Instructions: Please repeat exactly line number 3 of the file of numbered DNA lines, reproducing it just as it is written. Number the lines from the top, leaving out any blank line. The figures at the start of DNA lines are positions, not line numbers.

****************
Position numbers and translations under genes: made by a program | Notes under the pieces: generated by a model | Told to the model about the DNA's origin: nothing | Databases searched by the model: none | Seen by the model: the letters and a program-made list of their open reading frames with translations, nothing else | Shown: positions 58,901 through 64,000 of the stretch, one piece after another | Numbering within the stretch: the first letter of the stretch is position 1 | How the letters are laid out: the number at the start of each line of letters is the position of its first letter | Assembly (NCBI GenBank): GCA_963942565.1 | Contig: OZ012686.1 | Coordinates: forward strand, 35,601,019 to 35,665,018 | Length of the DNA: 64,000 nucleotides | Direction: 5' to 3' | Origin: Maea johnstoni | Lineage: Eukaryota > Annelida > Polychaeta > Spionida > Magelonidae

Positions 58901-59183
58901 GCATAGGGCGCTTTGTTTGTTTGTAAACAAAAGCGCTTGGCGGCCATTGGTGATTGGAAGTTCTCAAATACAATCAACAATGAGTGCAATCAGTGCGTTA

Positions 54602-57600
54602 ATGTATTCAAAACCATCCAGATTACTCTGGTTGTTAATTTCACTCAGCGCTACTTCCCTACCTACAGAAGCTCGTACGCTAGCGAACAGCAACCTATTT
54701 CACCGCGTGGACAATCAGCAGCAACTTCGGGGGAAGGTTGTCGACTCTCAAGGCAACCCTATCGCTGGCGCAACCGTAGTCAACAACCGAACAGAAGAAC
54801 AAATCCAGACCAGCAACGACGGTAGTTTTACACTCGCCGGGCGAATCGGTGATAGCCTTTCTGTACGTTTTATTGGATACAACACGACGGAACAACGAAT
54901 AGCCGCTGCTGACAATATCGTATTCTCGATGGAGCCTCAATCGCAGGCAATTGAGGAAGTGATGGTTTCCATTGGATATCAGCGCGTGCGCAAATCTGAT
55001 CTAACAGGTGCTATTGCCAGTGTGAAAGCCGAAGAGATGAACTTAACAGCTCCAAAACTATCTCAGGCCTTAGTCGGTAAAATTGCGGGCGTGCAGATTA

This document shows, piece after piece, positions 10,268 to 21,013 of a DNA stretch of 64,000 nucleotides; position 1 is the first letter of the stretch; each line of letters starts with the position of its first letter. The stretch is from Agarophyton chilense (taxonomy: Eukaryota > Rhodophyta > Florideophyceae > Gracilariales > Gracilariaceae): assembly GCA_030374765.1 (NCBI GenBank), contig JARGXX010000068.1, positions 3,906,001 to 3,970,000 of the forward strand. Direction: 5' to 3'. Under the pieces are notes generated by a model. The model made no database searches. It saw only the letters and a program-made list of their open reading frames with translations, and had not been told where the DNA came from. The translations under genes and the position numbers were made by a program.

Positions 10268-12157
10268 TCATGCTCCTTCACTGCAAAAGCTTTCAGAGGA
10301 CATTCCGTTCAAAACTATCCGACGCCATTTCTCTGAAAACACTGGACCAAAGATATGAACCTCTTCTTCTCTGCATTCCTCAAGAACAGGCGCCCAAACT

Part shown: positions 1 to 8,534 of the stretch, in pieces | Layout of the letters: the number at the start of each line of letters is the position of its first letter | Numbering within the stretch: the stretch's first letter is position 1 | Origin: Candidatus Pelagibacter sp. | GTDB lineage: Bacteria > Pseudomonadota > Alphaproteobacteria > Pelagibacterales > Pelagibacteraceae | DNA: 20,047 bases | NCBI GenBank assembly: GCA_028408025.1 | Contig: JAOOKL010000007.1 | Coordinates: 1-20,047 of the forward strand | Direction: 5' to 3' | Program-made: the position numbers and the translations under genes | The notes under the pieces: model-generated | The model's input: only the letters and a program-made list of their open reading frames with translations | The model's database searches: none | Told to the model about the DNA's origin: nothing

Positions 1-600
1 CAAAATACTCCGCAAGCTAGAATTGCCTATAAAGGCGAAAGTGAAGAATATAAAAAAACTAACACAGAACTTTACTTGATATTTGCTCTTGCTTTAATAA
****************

58901 GCATAGGGCGCTTTGTTTGTTTGTAAACAAAAGCGCTTGGCGGCCATTGGTGATTGGAAGTTCTCAAATACAATCAACAATGAGTGCAATCAGTGCGTTA